His own commerce with Greek and Roman masterpieces was vital. “ Since M. left I have been regaling myself with the Eclogues and a book of Herodotus. The finished art of the former, and the naïveté, not above the suspicion of irony and positive poking fun, which seams the latter, are an endless joy.” Of the Ars Poetica he exclaims: “ I would steep every one, I would steep myself, in that supreme bath of criticism. I can hardly think of it and its early impression on me without tears.”

But his mind was equally open — doubtless he would have said because of that classical training open — to the charm and power of the great mediævals and moderns: “The Orlando Furioso — have you read it ? It is just now my constant companion. What a brilliant bird-of-paradise sort of creature it is ! I think the hard enamel of this Italian reprobate pleases me better than Spenser with his soft velvet carpet, on which you walk ankle-deep in the moss of yielding allegory.” Or again : “ I think Dante is monotonous, but what a monotone ! He drowns you in a dream, and you never want to wake.”

Brown was one of the Hugonians, absolutely certain that there has been no poet like Hugo since Shakespeare. His fondness for Daudet’s short stories was lyrical in its fervor, and no critic has written more penetrating sentences about Flaubert and de Maupassant. That he was one of Sir Walter’s men need scarcely be said. “Fancy dying,” he writes, “ without having read The Fortunes of Nigel; ‘ going into the presence of your maker,’ and being compelled to such a confession! ”

His literary antipathies, like his sympathies, are gayly and tersely voiced, as he passes from Euripides to Trilby, —he liked them both, — and from Tess of the D’Urbervilles, which he did not like at all, to The Manxman, which he was too loyal to his native soil and his friend Hall Caine not to admire mightily. He did not feel quite sure of Mr. Kipling, although he knew his own mind about Stevenson.

“ Kipling seems a versatile being, without a pivot — magnificent sky-rocket of a genius. There is nothing he can’t do, but I question whether he will ever do anything really great. He is at his second wind, and one gets anxious about his staying power. Weir of Hermiston I take to be the most consummate thing that has been written for many years. Don’t you agree with me ? That woman — not Mrs. Weir, though she is marvelously good, but the humble relative who occupies the place of chief and confidential servant! No one but a Scot can enter into this character. That I am able so thoroughly to feel it, I consider the strongest proof of my Scottish origin. Such a woman! And yet they said Stevenson could n’t draw a woman. And the passion of love — yes, love ; yes, passion — the positive quasi-sexual (or shall I drop the quasi ?) longing for the young Hermiston. Good God! What depth ! what truth ! what purity ! what nobility! If the century runs out upon this final chord, what more do I want ? Let me die with the sough of it in my ears. It is enough : nunc dimittis, Domine. You will go on to other joys: the coming century will bring them to you. But to me — well, well, all right. In heaven I will bless you, Louis Stevenson.”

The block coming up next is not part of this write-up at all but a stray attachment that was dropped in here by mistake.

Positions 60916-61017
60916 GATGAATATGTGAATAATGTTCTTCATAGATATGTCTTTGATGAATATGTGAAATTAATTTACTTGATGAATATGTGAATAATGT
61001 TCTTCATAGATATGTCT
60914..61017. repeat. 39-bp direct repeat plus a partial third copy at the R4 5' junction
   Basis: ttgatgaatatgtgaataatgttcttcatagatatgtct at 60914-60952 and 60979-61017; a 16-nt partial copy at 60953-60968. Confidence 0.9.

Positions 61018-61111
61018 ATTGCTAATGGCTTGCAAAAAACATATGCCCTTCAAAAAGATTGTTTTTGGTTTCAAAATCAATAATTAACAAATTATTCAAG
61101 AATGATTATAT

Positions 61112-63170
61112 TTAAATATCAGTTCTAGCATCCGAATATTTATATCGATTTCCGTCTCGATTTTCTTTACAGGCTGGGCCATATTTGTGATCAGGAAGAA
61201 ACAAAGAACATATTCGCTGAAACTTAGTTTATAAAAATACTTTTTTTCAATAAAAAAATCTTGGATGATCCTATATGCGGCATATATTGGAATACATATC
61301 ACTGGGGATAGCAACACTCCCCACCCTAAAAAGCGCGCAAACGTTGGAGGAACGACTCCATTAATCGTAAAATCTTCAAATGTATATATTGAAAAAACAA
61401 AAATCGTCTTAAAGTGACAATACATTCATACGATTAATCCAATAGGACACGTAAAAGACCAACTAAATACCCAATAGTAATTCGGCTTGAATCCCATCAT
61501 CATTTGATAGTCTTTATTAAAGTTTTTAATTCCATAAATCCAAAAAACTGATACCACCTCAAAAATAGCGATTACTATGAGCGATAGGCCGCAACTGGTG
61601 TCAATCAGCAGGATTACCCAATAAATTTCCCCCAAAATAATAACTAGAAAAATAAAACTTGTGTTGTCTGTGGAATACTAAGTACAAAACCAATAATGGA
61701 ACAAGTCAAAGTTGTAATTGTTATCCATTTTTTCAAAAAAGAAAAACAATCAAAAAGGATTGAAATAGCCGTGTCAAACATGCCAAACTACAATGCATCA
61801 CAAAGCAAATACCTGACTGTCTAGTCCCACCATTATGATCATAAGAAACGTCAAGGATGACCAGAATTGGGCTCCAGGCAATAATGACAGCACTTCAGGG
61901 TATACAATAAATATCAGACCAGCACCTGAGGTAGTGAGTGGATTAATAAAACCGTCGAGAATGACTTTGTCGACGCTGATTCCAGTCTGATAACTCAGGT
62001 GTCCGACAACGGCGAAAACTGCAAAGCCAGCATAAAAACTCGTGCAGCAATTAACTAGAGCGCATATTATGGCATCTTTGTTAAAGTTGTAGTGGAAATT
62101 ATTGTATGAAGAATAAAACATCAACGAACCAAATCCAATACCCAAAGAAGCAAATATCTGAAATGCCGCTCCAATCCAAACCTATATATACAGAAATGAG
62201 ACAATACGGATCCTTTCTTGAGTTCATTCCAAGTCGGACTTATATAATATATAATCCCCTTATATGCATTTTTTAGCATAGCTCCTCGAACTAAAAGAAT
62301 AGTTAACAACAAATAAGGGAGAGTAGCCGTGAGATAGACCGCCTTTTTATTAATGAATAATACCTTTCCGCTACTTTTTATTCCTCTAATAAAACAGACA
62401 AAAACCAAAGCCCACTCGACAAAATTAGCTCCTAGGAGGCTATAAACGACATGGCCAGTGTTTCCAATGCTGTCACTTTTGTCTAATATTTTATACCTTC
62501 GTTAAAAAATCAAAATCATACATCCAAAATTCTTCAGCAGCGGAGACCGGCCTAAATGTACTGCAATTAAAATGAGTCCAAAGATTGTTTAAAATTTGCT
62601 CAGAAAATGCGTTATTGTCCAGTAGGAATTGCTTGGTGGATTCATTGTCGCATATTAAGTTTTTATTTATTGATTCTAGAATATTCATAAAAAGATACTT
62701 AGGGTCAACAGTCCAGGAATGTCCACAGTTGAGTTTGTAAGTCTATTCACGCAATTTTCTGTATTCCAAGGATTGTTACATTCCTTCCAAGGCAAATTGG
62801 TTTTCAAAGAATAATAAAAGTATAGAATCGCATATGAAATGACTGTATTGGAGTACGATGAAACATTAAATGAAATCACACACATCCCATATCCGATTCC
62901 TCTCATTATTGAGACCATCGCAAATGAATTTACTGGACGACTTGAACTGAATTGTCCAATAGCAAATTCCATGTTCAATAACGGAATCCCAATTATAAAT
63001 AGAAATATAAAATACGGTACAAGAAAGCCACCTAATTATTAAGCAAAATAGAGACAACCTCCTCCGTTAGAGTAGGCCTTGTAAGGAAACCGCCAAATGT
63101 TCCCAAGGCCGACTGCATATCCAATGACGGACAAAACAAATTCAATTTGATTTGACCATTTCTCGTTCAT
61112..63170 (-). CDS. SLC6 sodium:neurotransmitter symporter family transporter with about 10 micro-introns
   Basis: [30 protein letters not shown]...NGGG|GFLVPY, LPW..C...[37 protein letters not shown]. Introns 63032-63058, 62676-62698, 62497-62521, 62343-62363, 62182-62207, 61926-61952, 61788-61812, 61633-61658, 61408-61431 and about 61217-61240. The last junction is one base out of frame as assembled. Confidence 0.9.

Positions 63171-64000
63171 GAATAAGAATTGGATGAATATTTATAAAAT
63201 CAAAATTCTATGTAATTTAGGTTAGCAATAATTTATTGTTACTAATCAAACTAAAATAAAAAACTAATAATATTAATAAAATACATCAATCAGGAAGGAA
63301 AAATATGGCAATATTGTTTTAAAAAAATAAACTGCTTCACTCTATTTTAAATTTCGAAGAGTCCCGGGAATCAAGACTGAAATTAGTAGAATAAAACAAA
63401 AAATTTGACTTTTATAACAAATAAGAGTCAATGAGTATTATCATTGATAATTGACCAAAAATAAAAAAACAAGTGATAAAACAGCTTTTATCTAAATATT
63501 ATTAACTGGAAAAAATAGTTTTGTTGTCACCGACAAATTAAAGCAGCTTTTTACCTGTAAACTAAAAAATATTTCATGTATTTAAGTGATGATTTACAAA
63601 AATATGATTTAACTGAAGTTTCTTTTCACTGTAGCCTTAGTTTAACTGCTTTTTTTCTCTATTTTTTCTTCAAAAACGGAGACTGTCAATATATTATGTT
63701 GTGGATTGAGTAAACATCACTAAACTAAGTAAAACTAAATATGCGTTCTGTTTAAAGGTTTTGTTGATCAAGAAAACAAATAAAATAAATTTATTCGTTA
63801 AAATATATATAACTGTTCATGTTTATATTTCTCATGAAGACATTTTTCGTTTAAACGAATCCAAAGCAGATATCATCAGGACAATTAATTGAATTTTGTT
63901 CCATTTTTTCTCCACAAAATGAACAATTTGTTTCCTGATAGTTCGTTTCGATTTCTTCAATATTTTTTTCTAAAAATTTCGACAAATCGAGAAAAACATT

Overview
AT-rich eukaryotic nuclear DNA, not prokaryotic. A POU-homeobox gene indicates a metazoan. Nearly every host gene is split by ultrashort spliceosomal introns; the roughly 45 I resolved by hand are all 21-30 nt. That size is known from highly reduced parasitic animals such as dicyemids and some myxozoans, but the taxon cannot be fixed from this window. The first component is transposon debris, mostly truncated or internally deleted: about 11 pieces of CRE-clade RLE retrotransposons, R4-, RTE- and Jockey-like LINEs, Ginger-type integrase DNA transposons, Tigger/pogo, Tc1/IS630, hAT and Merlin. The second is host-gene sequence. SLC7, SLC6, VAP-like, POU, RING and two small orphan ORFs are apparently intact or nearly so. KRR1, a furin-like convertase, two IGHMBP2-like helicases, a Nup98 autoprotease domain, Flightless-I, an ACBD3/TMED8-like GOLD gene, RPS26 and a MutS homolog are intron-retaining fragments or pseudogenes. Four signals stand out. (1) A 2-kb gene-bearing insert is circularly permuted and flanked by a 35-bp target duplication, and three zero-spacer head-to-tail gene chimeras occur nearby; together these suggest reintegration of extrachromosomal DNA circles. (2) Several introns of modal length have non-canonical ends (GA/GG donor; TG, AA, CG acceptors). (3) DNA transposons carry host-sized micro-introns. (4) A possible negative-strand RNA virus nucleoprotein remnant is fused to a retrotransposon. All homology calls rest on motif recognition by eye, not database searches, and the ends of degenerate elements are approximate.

Complete Brownists, who are delighted that the Messrs. Macmillan have recently published “ T. E. B.’s ” collected poems in their well-known uniform edition of the poets, will find in these letters confirmation of their belief in the rare, spontaneous quality of the Manxman’s genius. By far the greater number of American readers have never heard his name. For them the letters will be the introduction to a new friend, whose swiftly changing moods and racy eccentricities of speech give charm to a nature essentially sane, deep-rooted in wholesome Mother Earth, and unvexed by the spiritual perplexities of the passing hour.

  1. 2Letters of Thomas Edward Brown. Edited, with an Introductory Memoir, by SIDNEY T. IRWIN. In two volumes. New York: E. P. Dutton & Co. 1900.